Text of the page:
”The embrace of photography as an analog medium is reinforced in the work’s recurrent references to Kodak, photo studios, and graffiti,” the Museum of Modern Art writes. Leonard’s photos from the decade are currently on display at MoMA in the exhibition Zoe Leonard: Analogue, presenting 412 images together in a grid-like installation. “Analogue is a testament to the loss of both locally owned shops and straight photography,” MoMA’s press release states. The show is on display through August 30…

Read and see more (and larger, zoomable) versions of the images at “Remembering the Lost Mom-and-Pop Shops of New York City’s Lower East Side in the ’90s.”

*  James Broughton

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As we ruminate on retailing, we might recall that it was on this date in 1992 that the Mall of America opened in Bloomington, Minnesota, becoming the largest shopping mall both in total area and in total store vendors in the U.S.  It receives over 40 million visitors annually (the most of any mall in the world), and generates nearly $2 Billion in economic impact.  The Mall has 7,900,000 square feet of space and 11,000 employees (13,000 in Holiday season).  Its 12,000+ parking spaces  are relatively few given the store and employee count; but as the Mall is on Minneapolis’ light rail system, and many shoppers arrive by shuttle from nearby hotels or the airport, they suffice.

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Written by LW

August 11, 2015 at 1:01 am

“If you’re lucky, people will get the message”*…

 

From the early 80s to today, a graphic look at “The History of Icons.”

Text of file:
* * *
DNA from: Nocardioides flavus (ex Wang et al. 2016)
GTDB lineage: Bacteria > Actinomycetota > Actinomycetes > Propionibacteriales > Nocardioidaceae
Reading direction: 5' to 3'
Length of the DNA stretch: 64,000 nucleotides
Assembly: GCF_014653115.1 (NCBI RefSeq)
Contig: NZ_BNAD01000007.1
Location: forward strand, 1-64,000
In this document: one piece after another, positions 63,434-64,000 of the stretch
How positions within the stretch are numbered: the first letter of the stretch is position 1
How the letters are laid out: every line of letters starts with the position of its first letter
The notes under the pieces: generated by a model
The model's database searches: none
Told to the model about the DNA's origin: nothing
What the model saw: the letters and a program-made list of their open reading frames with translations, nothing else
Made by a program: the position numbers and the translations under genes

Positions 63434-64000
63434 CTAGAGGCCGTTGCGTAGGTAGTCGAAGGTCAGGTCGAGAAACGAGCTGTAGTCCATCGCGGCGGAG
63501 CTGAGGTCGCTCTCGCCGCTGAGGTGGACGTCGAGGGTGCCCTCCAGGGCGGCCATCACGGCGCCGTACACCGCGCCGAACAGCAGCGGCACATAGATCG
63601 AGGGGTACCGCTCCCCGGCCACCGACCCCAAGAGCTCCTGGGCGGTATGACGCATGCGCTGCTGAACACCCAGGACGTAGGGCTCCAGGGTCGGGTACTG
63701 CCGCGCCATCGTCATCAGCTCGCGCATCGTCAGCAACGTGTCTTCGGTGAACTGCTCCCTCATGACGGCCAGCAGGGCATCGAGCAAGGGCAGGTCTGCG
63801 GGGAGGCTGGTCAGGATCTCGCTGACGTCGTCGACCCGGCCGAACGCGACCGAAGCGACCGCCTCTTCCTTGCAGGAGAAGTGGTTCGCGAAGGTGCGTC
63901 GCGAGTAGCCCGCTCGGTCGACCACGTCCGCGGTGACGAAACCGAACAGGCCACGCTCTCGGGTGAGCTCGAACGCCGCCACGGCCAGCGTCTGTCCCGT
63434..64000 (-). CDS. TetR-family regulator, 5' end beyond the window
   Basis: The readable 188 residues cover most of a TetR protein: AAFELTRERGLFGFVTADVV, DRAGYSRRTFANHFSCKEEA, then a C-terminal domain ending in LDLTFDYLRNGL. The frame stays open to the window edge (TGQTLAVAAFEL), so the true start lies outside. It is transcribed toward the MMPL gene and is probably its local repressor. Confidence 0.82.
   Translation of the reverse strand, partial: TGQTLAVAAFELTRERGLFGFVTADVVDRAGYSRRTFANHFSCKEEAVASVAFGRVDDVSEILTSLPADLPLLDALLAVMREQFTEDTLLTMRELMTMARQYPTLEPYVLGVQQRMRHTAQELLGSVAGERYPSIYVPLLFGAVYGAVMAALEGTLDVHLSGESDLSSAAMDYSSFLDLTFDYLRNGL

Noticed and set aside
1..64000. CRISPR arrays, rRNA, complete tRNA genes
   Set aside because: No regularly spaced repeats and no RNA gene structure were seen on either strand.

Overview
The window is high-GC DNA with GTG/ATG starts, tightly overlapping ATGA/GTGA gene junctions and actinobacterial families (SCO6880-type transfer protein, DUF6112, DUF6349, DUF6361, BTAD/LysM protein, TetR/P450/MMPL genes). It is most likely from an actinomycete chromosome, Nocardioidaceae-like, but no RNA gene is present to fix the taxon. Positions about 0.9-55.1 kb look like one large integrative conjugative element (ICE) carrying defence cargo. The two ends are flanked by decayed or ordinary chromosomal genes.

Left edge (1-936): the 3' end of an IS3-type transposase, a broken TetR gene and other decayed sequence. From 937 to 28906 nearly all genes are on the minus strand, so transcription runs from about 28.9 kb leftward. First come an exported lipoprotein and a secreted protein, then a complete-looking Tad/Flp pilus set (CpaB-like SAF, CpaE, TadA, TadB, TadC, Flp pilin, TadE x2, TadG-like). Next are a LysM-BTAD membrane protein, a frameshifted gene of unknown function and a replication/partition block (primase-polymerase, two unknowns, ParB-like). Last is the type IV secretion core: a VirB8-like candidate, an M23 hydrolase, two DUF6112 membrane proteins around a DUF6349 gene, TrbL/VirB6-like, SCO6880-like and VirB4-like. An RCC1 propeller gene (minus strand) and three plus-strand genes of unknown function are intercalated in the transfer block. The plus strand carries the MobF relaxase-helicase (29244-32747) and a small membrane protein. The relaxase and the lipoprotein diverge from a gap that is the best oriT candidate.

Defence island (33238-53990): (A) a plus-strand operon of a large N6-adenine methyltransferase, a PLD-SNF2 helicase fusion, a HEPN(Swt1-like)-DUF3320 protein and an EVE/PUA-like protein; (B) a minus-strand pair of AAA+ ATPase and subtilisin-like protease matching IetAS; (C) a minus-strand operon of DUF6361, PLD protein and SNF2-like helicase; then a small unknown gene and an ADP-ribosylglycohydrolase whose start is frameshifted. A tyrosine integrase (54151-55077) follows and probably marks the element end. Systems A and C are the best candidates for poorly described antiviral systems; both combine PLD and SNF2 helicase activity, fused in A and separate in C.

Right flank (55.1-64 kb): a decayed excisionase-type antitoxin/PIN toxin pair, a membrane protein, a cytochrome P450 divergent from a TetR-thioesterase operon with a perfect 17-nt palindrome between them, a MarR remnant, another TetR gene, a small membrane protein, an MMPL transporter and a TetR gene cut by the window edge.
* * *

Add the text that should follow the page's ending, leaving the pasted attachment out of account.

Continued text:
Special bonus:  browse through the sketchbook of pioneer Susan Kare.

* “If you look at that blank canvas and say, ‘Now I’m going to create a masterpiece’ — that’s just foolhardy. You just have to make the best painting you can, and if you’re lucky, people will get the message.”  – Susan Kare

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As we point and click, we might send mercantile birthday greetings to John Vansant Wanamaker; he was born on this date in 1838.  A gifted merchant who helped define the modern consumer era, Wanamaker’s flagship store in Philadelphia– an enterprise that helped define the “department store”– was designed by famed architect Daniel Burnham, featured a pipe organ, an art gallery and a 2,500-pound bronze eagle that became a favored meeting place for Philadelphians.

Wanamaker was a committed innovator:  he was the first to use electric arc lighting in a retail setting (in 1878); and starting in 1910, sensing its potential as an advertising medium, he used his stores as a base for experimentation with radio– starting a radio broadcast station in the store in 1922 to initiate radio receiver sales.